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London Transport
Stop Flags

Last updated 10-08-06.
Information contributed by Matthew Keyte and Mike Harris


BUS STOPS

Bus stop flags had their own coding system (as did everything in London Transport). A basic flag would be B(C) or B(R), standing for Bus (Compulsory) or Bus (Request). Coaches were C(C) or C(R), Coach (Compulsory) etc. “A” was the code for Red Arrow stops. A compulsory flag with “E” plates below would be B(C)E3 (or 6 or 9) with the numeral standing for the numbers of “E” plates that could be fitted. Bus and Coach could be mixed on the same flag, normally B(C)C(R) being Bus (Compulsory) Coach (Request). A real rarity was B(R)C(C); I only know of one, at Edgware High Street, northbound. Similarly, “G” plates below would be B(C)G3 (or 6 or 9) with the numeral representing the size of the “G” plate. A maximum of three rows were available below the flag, and could be used by any combination of “E” and “G” plates, with the “G” plates affixed at the bottom.

This B(C)E9 stop flag, which also displays a “FARE STAGE” strip and a point identifier disk, was located outside of Charing Cross station.
Kevin McCormack photo; HLB

These fittings used to sit at the very top of bus stop posts. I’ve never heard a definitive answer about their purpose, but believe they indicated to drivers and conductors that the stop was a timing point. The red and green colours represent London Transport and Green Line respectively. They probably date from the ’60s—at the latest; the red one is dated “JUNE 64” on the base. I’m not sure of the construction material, but they’re fairly heavy for their size: approximately 312" (9 cm) by 512" (14 cm). The green one appears to be made from concrete.

Bus stop finials Bus & coach stop finials Bus & coach stop finials

bus stop reference number plates 34158 / 16562 /2078Enamel bus stop reference number plates were affixed by means of two screws to a shallow recess on the underside of bus and coach stop flags to show the stops number for reference. They are are very difficult to find nowadays. They are approximately 234 inches (70 mm) wide by 34 inches (20 mm) deep, with rounded ends. These particular ones were never used because London Transport changed over to using vinyl stickers as they were much cheaper to produce, and change is necessary. Only one plate was made with each number, so each one is unique.

Thanks to Peter Figg, we now know that stop 34158 is in Old Kent Road, 22 metres south of Mason Street; and for the other side is at 68B Charlotte Court, 39 metres north of Townsend Street. Stop 16562 westbound is in the North Circular Road, 10 metres east of Durand Way; while its eastbound mate is 80 metres east of Brentfield in the slip road. There is no record of stop 2078, so I still have no idea which location that number was allocated to.

Ref. Mº plates 4387 / 11762 Ref. Mº plates 2297 / 13390
Bus stop 2297 is in Regent’s Park Road at East End Road. Stop 13390 is in Lordship Lane at Dulwich Common.
Ref. Mº plates 4930 / 26394 Ref. Mº plates 17938 / 33478

TRAM COMPULSORY
T(C)
TRAM REQUEST
T(R)
TRAM REQUEST
T(R)

The tram-only versions were very rare, having been put up in just a few places right at the end of the life of the trams. I am certain that the request version did not come in a version with a black bar, but the London Transport Museum sells a miniature reproduction of one, so I have illustrated it anyhow. (At least one with a white bar has been preserved.) Some other “what if” designs are illustrated on the next page. Initally, trolleybus stop flags were the same colours as tram ones, except that they (naturally) had the word “TROLLEYBUS” instead of “TRAM” on them. However, after World War II trolleybus stops were simply marked with regular red “BUS STOP” flags.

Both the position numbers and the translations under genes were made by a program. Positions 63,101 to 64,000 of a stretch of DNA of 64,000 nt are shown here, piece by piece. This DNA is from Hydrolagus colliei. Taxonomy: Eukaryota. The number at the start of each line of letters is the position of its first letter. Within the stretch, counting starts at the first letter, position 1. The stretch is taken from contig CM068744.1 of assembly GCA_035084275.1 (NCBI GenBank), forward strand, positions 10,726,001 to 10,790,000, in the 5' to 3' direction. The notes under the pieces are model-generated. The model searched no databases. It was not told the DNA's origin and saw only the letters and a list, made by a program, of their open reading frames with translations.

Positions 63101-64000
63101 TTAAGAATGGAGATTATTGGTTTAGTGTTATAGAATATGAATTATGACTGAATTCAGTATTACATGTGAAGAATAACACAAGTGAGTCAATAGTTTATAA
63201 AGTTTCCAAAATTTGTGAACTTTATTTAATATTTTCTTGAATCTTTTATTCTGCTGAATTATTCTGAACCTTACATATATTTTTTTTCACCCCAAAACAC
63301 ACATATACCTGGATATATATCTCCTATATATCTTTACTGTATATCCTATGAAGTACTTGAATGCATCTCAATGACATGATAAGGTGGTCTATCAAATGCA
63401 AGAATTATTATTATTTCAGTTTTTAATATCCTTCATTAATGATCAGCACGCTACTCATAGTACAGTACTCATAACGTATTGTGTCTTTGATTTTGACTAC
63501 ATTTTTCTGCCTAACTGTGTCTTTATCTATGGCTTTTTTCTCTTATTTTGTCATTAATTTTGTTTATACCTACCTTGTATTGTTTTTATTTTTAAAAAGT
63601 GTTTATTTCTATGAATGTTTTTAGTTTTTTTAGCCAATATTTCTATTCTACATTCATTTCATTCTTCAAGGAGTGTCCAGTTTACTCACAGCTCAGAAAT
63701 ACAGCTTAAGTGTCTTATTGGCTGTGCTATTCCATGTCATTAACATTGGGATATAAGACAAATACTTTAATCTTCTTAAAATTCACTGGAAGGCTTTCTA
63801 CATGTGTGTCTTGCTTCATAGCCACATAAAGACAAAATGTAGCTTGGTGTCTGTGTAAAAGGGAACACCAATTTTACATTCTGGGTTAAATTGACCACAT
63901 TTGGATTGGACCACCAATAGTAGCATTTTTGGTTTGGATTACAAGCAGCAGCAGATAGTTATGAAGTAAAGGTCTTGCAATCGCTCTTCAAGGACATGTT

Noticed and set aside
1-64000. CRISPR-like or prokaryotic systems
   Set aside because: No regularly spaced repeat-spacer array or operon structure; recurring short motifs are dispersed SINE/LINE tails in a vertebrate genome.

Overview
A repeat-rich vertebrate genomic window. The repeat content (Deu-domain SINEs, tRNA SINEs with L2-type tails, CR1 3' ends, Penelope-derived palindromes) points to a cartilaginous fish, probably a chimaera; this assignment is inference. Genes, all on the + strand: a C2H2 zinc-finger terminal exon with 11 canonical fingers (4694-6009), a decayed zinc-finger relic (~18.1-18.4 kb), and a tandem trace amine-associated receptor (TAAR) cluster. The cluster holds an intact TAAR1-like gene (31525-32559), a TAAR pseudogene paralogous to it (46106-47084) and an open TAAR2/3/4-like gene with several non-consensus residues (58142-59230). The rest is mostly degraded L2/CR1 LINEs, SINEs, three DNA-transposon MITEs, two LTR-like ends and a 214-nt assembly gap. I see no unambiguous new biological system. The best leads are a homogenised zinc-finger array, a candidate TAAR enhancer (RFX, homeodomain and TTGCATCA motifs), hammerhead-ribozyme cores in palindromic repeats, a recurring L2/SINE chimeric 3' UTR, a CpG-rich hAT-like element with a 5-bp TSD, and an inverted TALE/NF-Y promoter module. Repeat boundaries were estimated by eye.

TROLLEYBUS COMPULSORY
?(C)
TROLLEYBUS REQUEST
?(R)
BUS COMPULSORY
B(C)
BUS COMPULSORY
B(C)
BUS REQUEST
B(R)
BUS REQUEST
B(R)
BUS REQUEST
B(R)

In some instances, the name of the terminal was on the bus stop sign. These are the only ones that I know for certain, but there were others. If anyone can of them, I would be happy to add to this page.

BUS COMPULSORY - FAIR CROSS
B(C)
For some years “FAIR CROSS” was the destination used on bus blinds for journeys from the north to Barking Garage [BK].
BUS COMPULSORY - VICTORIA
B(C)
BUS COMPULSORY COACH COMPULSORY
B(C)C(C)
BUS COMPULSORY COACH COMPULSORY
B(C)C(C)
BUS COMPULSORY COACH COMPULSORY
B(C)C(C)

Although the vertically-divided combination flag was the standard, a few horizontally split stop flags did exist (including at least one bus/coach/Red Arrow example).

BUS COMPULSORY COACH COMPULSORY
B(C)C(C)
BUS REQUEST COACH REQUEST
B(R)C(R)
BUS REQUEST COACH REQUEST
B(R)C(R)
BUS REQUEST COACH REQUEST
B(R)C(R)
BUS REQUEST COACH REQUEST
B(R)C(R)
BUS COMPULSORY COACH REQUEST
B(C)C(R)
BUS COMPULSORY COACH REQUEST
B(C)C(R)
BUS COMPULSORY COACH REQUEST
B(C)C(R)
BUS REQUEST COACH COMPULSORY
B(R)C(C)
BUS REQUEST COACH COMPULSORY
B(R)C(C)
BUS REQUEST COACH COMPULSORY
B(R)C(C)
COACH COMPULSORY
C(C)
COACH STAND
I don’t know what the code was for a
COACH STAND” sign—possibly C(S)?
COACH COMPULSORY
C(C)
COACH REQUEST
C(R)
COACH REQUEST
C(R)
COACH REQUEST
C(R)
RED ARROW PAY ENTER
A(C)
RED ARROW REQUEST
B(C)A(R)
BUS REQUEST RED ARROW REQUEST
B(R)A(R)
This style only existed as a temporary paper flag; no enamelled examples were known to be made.

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Click on any of the tiles below to go to images of the “E” plates and the route descriptions for that number series.